A Role for UBE3A in Structural Plasticity During the Critical Period of Neocortical Development

Thursday, May 17, 2012
Sheraton Hall (Sheraton Centre Toronto)
11:00 AM
P. A. McCoy1,2 and B. D. Philpot1,2,3, (1)Cell and Molecular Physiology, UNC, Chapel Hill, NC, (2)Carolina Institute for Developmental Disabilities, UNC, Chapel Hill, NC, (3)Neuroscience Center, UNC, Chapel Hill, NC
Background: Ubiquitin-protein ligase E3A (UBE3A, also called E6-AP) is a HECT domain ubiquitin ligase that is encoded for by the UBE3A gene. In many regions of the CNS, UBE3A undergoes neuronal-specific paternal imprinting, meaning that UBE3A is expressed from only the maternal allele.  Changes in the gene dosage of UBE3A are strongly linked to neurodevelopmental disorders such that increased gene dosage of maternal UBE3A has been strongly implicated in autism, while loss-of-function of maternal UBE3A causes the severe mental retardation disorder Angelman syndrome (AS), also an autism spectrum disorder.  Both disorders are characterized by functionally severe intellectual and developmental delays, lack of speech, epilepsy, movement disorders, and other behavioral deficits. Interestingly, abnormal dendritic spine numbers and morphology have been observed in Ube3a-deficient mice, as well as in human patients postmortem tissue, suggesting that cognitive impairments associated with AS may arise from deficits in structural synaptic plasticity.  Consistent with this idea, UBE3A has been shown to be necessary for experience-dependent wiring of the neocortex during the sensory critical period where there is robust structural and electrophysiological synaptic plasticity.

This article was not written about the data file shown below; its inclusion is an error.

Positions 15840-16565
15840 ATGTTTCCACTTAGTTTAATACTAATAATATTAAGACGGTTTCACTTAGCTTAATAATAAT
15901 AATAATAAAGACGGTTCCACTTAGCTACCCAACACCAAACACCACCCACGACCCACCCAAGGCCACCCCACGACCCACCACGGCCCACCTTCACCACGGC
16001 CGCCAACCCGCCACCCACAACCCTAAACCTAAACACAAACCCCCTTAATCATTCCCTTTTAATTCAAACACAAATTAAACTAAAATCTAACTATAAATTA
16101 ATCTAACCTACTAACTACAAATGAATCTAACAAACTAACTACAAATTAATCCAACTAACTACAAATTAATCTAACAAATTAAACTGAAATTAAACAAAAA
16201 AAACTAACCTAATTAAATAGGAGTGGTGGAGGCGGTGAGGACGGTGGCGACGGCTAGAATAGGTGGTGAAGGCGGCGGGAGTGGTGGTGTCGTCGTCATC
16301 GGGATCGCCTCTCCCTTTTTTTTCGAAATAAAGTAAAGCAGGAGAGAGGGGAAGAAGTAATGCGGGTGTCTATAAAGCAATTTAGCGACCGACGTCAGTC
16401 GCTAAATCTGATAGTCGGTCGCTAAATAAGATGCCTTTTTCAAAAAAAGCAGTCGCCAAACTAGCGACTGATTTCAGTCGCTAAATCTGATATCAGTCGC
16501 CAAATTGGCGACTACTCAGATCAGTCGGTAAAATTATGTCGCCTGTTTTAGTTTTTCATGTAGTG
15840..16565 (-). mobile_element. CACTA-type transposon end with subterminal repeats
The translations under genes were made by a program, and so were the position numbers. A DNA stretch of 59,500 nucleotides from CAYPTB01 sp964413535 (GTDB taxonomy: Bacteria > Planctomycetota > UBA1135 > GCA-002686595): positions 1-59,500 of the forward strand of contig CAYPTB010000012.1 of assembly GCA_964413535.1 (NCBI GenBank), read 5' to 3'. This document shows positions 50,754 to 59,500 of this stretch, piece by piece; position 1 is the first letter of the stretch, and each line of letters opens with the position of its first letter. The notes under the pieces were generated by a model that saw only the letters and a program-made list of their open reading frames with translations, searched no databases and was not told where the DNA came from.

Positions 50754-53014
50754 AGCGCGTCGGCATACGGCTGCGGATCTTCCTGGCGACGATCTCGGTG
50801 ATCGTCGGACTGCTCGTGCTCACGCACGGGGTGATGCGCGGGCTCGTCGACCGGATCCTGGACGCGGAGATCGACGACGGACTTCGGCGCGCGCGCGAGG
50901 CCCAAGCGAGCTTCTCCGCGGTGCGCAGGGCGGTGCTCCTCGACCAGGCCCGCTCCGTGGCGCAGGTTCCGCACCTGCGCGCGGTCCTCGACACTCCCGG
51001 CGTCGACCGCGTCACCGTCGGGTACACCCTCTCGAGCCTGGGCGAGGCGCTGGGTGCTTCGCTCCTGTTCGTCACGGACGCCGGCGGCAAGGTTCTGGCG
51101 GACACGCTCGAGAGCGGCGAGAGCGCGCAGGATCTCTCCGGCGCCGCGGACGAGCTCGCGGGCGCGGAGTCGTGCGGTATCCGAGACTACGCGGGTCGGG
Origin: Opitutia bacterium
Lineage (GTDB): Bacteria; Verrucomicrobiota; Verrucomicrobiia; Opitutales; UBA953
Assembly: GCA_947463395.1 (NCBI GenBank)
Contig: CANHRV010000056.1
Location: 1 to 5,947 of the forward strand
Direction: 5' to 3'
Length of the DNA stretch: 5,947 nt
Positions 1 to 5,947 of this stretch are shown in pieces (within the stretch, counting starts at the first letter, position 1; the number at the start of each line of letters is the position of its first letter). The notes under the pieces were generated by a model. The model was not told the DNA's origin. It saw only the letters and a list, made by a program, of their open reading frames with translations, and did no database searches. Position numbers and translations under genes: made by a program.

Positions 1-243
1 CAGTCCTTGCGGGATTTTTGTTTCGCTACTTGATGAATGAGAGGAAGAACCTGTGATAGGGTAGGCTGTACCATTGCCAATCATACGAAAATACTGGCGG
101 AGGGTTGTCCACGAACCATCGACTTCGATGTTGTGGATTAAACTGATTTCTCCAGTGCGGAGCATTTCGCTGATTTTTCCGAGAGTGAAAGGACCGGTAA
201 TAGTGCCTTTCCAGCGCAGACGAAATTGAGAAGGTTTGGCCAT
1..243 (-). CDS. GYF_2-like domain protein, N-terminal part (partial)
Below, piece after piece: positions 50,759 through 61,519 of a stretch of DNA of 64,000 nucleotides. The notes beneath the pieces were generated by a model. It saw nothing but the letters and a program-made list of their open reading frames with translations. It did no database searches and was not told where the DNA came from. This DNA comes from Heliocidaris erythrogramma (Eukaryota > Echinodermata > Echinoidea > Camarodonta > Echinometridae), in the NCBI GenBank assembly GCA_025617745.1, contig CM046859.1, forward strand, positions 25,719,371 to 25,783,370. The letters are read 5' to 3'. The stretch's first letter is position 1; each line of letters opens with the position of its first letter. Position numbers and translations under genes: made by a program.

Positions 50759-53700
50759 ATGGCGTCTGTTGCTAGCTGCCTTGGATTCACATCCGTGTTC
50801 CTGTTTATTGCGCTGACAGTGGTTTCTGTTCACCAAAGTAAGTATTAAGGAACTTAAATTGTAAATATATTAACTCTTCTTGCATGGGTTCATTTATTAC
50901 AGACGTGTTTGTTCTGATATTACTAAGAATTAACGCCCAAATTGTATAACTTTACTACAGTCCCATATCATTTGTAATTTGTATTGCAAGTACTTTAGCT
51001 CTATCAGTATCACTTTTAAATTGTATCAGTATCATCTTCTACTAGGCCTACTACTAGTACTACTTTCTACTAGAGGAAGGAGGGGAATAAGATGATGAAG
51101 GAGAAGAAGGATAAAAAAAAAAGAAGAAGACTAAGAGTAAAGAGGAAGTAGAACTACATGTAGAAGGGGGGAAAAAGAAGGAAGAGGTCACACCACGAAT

Objectives: To determine Ube3a’s role in the structural plasticity of synapses during the experience-driven formation of neuronal circuits.

Methods: We performed in vivo 2-photon time-lapse imaging of visual cortical neurons, expressing a Thy-1 driven GFP reporter, in maternally Ube3a-deficient (Ube3am-/p+) AS model mice and wildtype (WT) littermates during the critical period of development (P21-30).

Results: General spine density analysis confirmed previous reports that loss of UBE3A results in a decrease in spine number. To determine if this is due to a decrease in spine formation or an increase in spine elimination, blind analysis of these rates as well as the rate of spine turnover is ongoing.

Conclusions: Cognitive impairments associated with AS could arise due to an altered rate of spine turnover as a consequence of deficits in spine dynamics during the critical period for neocortical maturation. This model can be used to determine how changes in structural plasticity are affected by loss of UBE3A during development and may be used to determine the efficacy of potential AS treatments for functional recovery. 

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